Marcel Kittel (Giant-Shimano) seemed amused to rub shoulders with sprint rivals Mark Cavendish (Omega Pharma QuickStep) and Andre Greipel (Lotto Belisol) at the Tirreno-Adriatico press conference on Tuesday. All of the hype and pre-race talk is still relatively new to him but he seems to be enjoying his place in the spotlight and the tag as the new king of the sprints.
"I'm happy to be in Italy. It's my first time at Tirreno-Adriatico. I'm expecting some nice sprints against Mark and Andre. We'll see what happens,” he said with a smile; his politeness and good manners hiding the aggression and power that emerges in a sprint finish.
Kittel hasn't raced since February 20th, when he retired from the Vuelta a Andalucía in Spain. Before that he had racked up 12 days of racing at the Tour Down Under and the Tour of Dubai, where he won three consecutive stages.
"After Dubai I was tired," he admitted when speaking to Cyclingnews.
"With all the travelling, I'd never had a chance to do some normal good training at home. That's important for me and so that's what I did since quitting the Vuelta a Andalucía. I'm feeling good now and so I'm confident we can have a very good Tirreno."
A good Tirreno-Adriatico would mean winning one of the three expected sprint finishes on stage two to Cascina on Thursday, in Arezzo on Friday or in Porto Sant'Elpidio on Monday. But with so many sprinters on the Tirreno-Adriatico start list, Kittel knows that lead out trains will be vital for victory.
The Giant-Shimano squad in Italy includes Kittel's key lead out man Tom Veelers, road captain Roy Curvers, plus rouleurs Simon Geschke, Tobias Ludvigsson and Tom Stamsnijder.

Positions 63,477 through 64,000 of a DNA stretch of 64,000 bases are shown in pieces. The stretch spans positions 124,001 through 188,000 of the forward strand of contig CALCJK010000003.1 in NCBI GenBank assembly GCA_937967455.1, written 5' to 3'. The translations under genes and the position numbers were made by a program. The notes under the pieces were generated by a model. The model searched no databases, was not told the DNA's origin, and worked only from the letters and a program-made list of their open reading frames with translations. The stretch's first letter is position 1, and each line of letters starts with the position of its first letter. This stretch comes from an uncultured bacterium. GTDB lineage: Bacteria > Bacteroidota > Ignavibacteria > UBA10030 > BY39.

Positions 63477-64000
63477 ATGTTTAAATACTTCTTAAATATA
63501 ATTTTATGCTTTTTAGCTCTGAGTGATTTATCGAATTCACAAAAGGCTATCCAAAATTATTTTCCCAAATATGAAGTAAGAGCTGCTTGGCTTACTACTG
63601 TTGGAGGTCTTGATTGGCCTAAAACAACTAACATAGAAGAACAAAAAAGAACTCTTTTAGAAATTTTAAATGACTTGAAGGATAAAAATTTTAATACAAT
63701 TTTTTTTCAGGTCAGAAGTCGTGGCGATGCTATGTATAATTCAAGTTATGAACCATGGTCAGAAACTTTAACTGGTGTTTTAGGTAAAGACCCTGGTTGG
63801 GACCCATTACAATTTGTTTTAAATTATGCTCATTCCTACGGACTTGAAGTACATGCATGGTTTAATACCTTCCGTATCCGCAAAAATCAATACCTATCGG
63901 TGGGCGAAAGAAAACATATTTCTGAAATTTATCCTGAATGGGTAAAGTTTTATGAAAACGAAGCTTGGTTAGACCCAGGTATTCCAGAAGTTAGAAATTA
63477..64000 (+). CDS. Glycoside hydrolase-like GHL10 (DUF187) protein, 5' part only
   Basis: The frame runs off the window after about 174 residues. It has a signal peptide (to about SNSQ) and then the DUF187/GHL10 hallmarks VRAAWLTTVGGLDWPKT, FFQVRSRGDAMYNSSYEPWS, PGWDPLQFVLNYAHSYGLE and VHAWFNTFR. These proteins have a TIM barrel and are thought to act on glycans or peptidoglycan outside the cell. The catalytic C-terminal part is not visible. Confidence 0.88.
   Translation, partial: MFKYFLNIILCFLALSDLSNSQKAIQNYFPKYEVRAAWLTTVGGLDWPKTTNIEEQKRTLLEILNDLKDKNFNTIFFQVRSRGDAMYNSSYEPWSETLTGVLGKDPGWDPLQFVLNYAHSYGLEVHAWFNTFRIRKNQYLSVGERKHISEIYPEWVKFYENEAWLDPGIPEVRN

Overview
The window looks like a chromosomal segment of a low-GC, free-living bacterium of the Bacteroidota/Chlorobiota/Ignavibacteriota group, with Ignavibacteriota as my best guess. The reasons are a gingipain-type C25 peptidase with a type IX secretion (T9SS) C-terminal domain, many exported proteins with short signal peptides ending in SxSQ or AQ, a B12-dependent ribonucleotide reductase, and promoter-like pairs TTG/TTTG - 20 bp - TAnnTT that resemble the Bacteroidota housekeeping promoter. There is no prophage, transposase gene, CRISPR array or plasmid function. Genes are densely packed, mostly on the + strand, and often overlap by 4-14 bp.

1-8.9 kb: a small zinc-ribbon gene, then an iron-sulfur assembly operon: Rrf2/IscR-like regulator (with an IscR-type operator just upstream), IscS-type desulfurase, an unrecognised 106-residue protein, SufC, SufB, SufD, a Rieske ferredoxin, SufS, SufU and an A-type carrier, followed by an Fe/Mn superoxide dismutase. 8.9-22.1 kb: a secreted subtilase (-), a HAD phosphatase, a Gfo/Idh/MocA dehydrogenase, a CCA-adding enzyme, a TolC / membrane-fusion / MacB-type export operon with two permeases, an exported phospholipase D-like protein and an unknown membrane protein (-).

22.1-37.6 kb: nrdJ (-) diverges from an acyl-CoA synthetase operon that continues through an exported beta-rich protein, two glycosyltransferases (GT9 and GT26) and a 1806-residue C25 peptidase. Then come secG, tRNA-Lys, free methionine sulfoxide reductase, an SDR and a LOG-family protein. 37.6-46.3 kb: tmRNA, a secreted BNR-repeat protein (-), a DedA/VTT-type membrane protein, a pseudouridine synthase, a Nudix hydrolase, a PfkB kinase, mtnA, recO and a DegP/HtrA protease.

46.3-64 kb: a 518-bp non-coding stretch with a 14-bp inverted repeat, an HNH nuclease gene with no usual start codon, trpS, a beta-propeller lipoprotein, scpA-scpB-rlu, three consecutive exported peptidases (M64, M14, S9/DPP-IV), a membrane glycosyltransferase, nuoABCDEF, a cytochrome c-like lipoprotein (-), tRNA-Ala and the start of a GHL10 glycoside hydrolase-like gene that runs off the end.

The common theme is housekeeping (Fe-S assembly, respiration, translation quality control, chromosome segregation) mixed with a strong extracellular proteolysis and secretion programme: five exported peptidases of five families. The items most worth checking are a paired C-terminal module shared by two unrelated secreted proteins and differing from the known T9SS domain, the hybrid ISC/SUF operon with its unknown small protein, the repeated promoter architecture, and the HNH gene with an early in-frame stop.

"There's going to be some great sprinting but they'll be very close and big battles," Kittel told Cyclingnews.
"Because there are so many good sprinters here and there's so little difference between me, Cavendish and Andre Greipel, that I think it'll be the lead out and teams that will make the difference between winning and losing."
Giant-Shimano has its own technique in the lead out wars.
"Every team has a different style to lead out a sprint," Kittel explained.
"Our way of doing it is to come late, to ride a very hard finale in the last two or three kilometres. It doesn't always work out but I think we're happy with how we do things."
No Milan-San Remo
The technique helped Kittel win 14 races in 2013, including four stages at the Tour de France and both the opening stage in Olbia and the final sprint on the Champs Elysees in Paris.
Surprisingly Kittel will not target Milan-San Remo despite the late removal of the Pompeiana climb. He appears happy to share sprint leadership with teammate John Degenkolb, who has shown his excellent form at Paris-Nice.
"There are several reasons for it. My sprinter's heart would like to ride but the team has the goal with John as leader, which is totally fine with me," he explained.
"It's totally different if you go as a former winner or like Andre (Greipel) as a rider with lots of experience. I'm a beginner and that's why I'm not riding."
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